Egypt's Muslim Brotherhood movement was set to carry out nationwide protests Friday against the military coup that deposed Islamist President Mohammed Morsi.

The largest demonstration was to be held in Raba El-Adwyia mosque square in the Cairo district of Nasr City, where Islamist supporters of Morsi - who was democratically elected a year ago - have staged rallies in recent days.

Brotherhood spokesman Ahmed Aref urged Morsi's backers to march peacefully, while also calling on state institutions to guarantee their safety.

The National Alliance in Support of Electoral Legitimacy, which comprises the Brotherhood and other groups, has called for Morsi - a senior member of that movement until shortly before assuming the presidency - to be returned to power.

Morsi's Islamist supporters have held protests since Wednesday's coup, when Egypt's armed forces suspended the constitution and named Adli Mansour, the head of the Supreme Constitutional Court, as interim head of state pending fresh elections.

Authorities will also appoint a panel of experts to amend the constitution that Morsi enacted during his abbreviated term in office, the country's military chief, Gen. Abdel Fattah al-Sisi, said Wednesday.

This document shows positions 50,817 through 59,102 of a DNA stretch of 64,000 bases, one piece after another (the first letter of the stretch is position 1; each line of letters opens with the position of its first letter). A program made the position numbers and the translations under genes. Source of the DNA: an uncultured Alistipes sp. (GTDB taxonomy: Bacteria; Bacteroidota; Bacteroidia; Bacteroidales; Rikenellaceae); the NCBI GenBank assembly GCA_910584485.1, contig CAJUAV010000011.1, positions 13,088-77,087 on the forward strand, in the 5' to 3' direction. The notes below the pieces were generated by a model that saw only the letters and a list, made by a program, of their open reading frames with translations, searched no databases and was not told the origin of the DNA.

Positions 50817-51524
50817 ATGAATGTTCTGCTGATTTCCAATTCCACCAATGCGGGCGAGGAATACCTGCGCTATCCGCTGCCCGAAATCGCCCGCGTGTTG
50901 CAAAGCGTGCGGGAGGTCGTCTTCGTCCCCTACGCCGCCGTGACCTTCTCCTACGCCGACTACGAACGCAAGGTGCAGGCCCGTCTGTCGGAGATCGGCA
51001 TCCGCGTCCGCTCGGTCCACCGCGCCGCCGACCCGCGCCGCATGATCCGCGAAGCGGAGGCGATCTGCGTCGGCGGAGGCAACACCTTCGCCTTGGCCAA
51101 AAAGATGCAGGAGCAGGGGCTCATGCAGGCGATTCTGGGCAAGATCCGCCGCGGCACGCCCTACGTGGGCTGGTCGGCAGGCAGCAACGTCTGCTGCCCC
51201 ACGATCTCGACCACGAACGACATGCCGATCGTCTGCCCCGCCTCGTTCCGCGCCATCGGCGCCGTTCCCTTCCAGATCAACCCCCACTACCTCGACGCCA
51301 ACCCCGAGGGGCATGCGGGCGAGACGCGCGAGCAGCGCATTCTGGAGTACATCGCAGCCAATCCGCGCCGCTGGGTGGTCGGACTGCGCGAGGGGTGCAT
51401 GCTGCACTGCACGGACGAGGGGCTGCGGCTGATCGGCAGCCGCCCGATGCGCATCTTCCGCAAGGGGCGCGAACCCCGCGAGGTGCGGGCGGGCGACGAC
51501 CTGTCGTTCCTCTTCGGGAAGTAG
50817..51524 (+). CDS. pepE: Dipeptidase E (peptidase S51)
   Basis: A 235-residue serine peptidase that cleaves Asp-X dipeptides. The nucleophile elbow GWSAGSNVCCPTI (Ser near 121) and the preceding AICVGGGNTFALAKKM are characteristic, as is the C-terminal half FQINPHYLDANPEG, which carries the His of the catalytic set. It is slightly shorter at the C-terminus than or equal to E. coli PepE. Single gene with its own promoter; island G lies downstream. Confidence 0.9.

The military carried out the coup following days of massive anti-government protests.

Critics accused Morsi and the Brotherhood of doing little to address poverty and Egypt's struggling economy, of failing to advance the goals of the 2011 revolution that forced out strongman Hosni Mubarak and of seeking to monopolize power.

Morsi's whereabouts is unknown, although the Muslim Brotherhood says he is being held incommunicado by the military.

For its part, the "Tamarod" (rebellion) campaign that led last Sunday's protests demanding Morsi resignation has organized a demonstration for Friday in Tahrir Square and the Ittihadiya presidential palace in Cairo.

The goal is "to protect the revolution," according to that grassroots movement, which claims the military coup marks a new phase in a political transition that was derailed under Morsi.

On Friday, Egypt's armed forces called on Egyptians to leave aside desires for revenge and work to achieve national reconciliation, while also guaranteeing freedom of expression and assembly.

In a message posted Friday morning on the Facebook page of army spokesman Col. Ahmed Mohammed Ali, the military warned protesters not to commit any acts of sabotage or attacks on public or private property, saying those actions would represent a "threat to social peace and the nation's interests."

The message, however, held out an olive branch to the Brotherhood, saying the military would not take "any exceptional or arbitrary measures against any political group or movement."

That statement was issued in the wake of the arrest of the Brotherhood's top leader, General Guide Mohammed Badie.

On Friday, the army declared a state of emergency in the southern part of the Sinai Peninsula after several attacks by armed groups on security checkpoints. EFE